16 Must-Know Christmas Light Safety Tips - CNET

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Christmas lights can pose a major hazard inside and outside your home. Here's how to prevent a potential disaster. Track Light Led

16 Must-Know Christmas Light Safety Tips - CNET

Is there anything like Christmas lights to get you into the holiday spirit? From the tree to the front porch and fence, Christmas lights make the holiday season merry and bright.  

These pretty decorations don't come without risks, though. Falls, electrocution and even fires are very real possibilities. An average of 770 fires are caused by Christmas lights every year, according to the National Fire Protection Association. 

With proper preparation and safety practices, you can avoid those dangerous situations with your holiday decorations. You just need to take a few precautions inside and outside your home. 

Here are 16 potential holiday light hazards and safety tips you need to know.

Replace any missing or broken bulbs before you string up your porch or tree because they could lead to electrocution, fires or injuries. 

Most lights come with replacement bulbs, but you can also buy a pack at your local home improvement store for about $3. 

It happens. You found a broken light string. Luckily, CNET has a full guide to fixing Christmas lights, including fixing bulbs and changing out fuses.

If you decide to pull a Clark Griswold and decorate your home's exterior and roof, you'll need a ladder to reach those high-up spots.

The type of ladder you use matters. Metal ladders conduct electricity, which can lead to electrical shocks. The Electrical Safety Foundation International recommends using a wooden or fiberglass ladder when hanging lights to avoid electrical shocks.

While indoor and outdoor lights are similar in appearance and function, you shouldn't use them interchangeably. Indoor lights should only be used indoors and outdoor lights should only be used outside. Here's why.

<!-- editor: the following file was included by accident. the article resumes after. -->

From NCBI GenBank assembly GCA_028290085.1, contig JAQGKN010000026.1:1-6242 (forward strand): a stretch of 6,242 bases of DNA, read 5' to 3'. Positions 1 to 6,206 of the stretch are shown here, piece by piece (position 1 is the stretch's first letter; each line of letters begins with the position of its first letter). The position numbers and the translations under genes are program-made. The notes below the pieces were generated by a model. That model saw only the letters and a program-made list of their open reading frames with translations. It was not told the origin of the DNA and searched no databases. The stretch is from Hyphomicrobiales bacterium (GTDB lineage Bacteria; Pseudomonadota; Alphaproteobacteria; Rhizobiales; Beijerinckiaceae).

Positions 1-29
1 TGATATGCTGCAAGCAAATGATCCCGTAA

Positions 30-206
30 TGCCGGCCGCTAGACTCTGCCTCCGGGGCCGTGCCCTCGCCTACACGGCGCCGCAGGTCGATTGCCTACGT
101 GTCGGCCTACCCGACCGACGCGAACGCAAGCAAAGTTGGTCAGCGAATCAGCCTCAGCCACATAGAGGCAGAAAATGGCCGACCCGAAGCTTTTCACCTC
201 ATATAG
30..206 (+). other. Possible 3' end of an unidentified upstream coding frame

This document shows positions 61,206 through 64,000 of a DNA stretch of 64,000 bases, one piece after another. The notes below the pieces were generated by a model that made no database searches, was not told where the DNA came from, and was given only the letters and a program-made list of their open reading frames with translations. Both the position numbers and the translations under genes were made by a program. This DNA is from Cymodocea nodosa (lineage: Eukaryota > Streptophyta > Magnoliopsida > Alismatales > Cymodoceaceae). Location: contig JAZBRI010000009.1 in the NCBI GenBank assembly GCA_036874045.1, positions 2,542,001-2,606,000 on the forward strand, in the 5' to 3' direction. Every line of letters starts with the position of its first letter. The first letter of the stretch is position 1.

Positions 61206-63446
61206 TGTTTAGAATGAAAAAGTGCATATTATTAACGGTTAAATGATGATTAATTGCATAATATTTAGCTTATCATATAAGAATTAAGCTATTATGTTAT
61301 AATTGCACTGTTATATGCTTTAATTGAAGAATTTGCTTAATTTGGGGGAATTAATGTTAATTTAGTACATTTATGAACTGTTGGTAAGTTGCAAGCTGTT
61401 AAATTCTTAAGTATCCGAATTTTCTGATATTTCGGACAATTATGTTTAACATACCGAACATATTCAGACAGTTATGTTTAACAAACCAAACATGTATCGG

Indoor lights have been specifically tested to make sure they aren't a fire hazard for tree decorating, while outdoor lights are specifically tested to withstand cold and rainy weather. Outside lights could pose a fire hazard if you string them up on the family tree because they're often hotter, while the indoor lights probably wouldn't survive the snow storm. 

To be safe, you can purchase lights that are certified for indoor and outdoor usage. Whether you're using indoor or outdoor, though, the US Fire Administration recommends buying only lights certified by an approved testing facility (more on this next). 

No matter the climate where you live, look for the UL seal on the box. 

That seal means that the lights meet the national industry standards of the American National Standards Institute.

Like the string lights, you should always only use an extension cord that is rated for outdoor use when stringing up lights on the porch or house. Indoor-use extension cords aren't made to withstand cold or wet environments.

You shouldn't let your extension cords sit on the ground as shown in the photo. Make sure the junction where your light cord and your extension cord meet stay out of puddles, damp soil, snow or ice because a potentially damaged extension cable could cause injury or death from electrocution, fire, or carbon monoxide poisoning if wet. 

You can buy an inexpensive cord protector -- like the Twist and Seal Heavy Duty Cord Protector -- to keep your cords dry and safe. You could also plan your light display so that connections are suspended off the ground instead of sitting in contact with it.